Effects of Technology: The Next Generation

Effects of Technology: The Next Generation

The workplace is never going to be the same. The office job is now a vanishing necessity for employers and employees alike. The 5,000 year old paper trail is coming to an end. Technology has revolutionized the whole concept of life, and it will continue to change the world and people's working lives.

Technology was a fear of the 20th century worker. Job losses were expected, but nobody really expected what actually happened. The almost totally negative view of technology in the workplace never really considered that technology would create many more jobs.

Cultural effects of technology

In the 1980s and 90s, the phrase "techno fear" was used to describe the terror of the unfamiliar computer technology which was emerging. That was a cultural backlash, ineffectual as it was.

Like the wheel, cultural resistance to the computer didn't make much sense, in the workplace or anywhere else. Efficiency is a natural principle, too. The simple fact was the new technology made everything a lot more efficient. That was game over, as far as cultural resistance was concerned. Today, "techno fear" is quite absurd, a museum concept.

Now, technology is the culture. The workplace has become entirely computerized in the fastest global technological changes in history. A whole generation of people under 20 has never known a world without this technology. People under 30 can barely remember it, if at all.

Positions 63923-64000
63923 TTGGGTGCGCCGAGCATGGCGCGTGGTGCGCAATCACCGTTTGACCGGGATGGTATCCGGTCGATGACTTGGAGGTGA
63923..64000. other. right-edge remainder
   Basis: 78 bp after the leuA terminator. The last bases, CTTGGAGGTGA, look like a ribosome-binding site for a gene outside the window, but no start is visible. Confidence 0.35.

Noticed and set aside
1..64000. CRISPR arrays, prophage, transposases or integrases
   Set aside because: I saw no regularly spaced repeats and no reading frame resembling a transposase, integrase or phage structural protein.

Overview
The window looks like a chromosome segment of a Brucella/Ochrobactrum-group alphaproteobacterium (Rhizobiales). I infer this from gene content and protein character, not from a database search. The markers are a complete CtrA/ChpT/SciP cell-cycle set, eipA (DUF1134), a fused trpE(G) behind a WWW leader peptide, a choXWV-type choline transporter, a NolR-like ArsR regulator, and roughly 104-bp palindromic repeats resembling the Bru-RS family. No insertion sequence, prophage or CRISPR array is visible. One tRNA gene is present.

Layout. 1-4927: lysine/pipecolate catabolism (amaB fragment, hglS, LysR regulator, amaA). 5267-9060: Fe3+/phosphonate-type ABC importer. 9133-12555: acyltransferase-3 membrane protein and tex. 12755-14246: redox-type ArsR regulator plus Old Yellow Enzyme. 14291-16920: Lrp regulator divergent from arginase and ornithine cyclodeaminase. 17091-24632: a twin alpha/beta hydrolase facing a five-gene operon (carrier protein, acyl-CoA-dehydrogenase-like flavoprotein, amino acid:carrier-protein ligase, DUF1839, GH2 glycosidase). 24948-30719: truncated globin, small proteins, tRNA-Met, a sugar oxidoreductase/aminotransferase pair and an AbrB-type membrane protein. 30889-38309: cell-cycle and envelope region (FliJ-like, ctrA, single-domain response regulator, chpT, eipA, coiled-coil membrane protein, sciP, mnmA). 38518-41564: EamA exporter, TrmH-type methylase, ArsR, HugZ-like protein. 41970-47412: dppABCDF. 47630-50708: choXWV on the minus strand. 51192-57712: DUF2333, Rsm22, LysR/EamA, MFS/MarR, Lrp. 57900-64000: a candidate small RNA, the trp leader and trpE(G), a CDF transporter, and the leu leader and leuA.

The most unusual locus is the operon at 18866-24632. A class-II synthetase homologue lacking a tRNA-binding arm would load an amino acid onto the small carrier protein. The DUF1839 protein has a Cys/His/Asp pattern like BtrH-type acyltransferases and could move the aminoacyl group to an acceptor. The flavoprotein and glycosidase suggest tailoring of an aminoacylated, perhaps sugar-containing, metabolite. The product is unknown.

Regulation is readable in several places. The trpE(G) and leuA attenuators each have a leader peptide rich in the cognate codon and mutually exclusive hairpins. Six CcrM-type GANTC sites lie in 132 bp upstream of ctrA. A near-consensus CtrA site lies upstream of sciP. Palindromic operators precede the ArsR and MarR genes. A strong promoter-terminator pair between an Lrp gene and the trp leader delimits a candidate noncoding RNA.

The upcoming generation is using computers from the age of about three years old. This is Generation Z, for lack of a better description, and previous concepts of the workplace and their daily lives are quite irrelevant to their futures.

Social effects of technology

The old social norms have also passed their use by dates. Generation Z may never have jobs in the sense that their parents did. They may never need to work in an office, or even meet their employers directly. They may not even need to set foot in schools or colleges to get their qualifications.

History teaches that society adapts to technology. Roads were once a novelty. Trade developed them, and the increase in population increased trade and the need for transport. Cities were originally centers of trade, and a form of defense. Centralized administration was another basis of urban demographics.

In the next generation, those conditions won't apply. People can work all over the world without leaving their computer. They can order food and entertainment just as easily. Society doesn't preserve the things it doesn't need. The old suburbia may be reincarnated as a place to live and work, in ways it never was before.

Society also no longer requires the massive, expensive infrastructure created by the Industrial Revolution. Automated production and fast delivery freight services could abolish the old infrastructure almost overnight. People born since 2005 might never need to commute, or spend their time trying to park ancient fossil fueled cars.

History has made its point. Technology will obliterate the old society. This may turn into 'Democracy whether anyone likes it or not,' a totally new society, with new technology supporting forms of social and professional interaction the futurists of the 20th century never considered possible.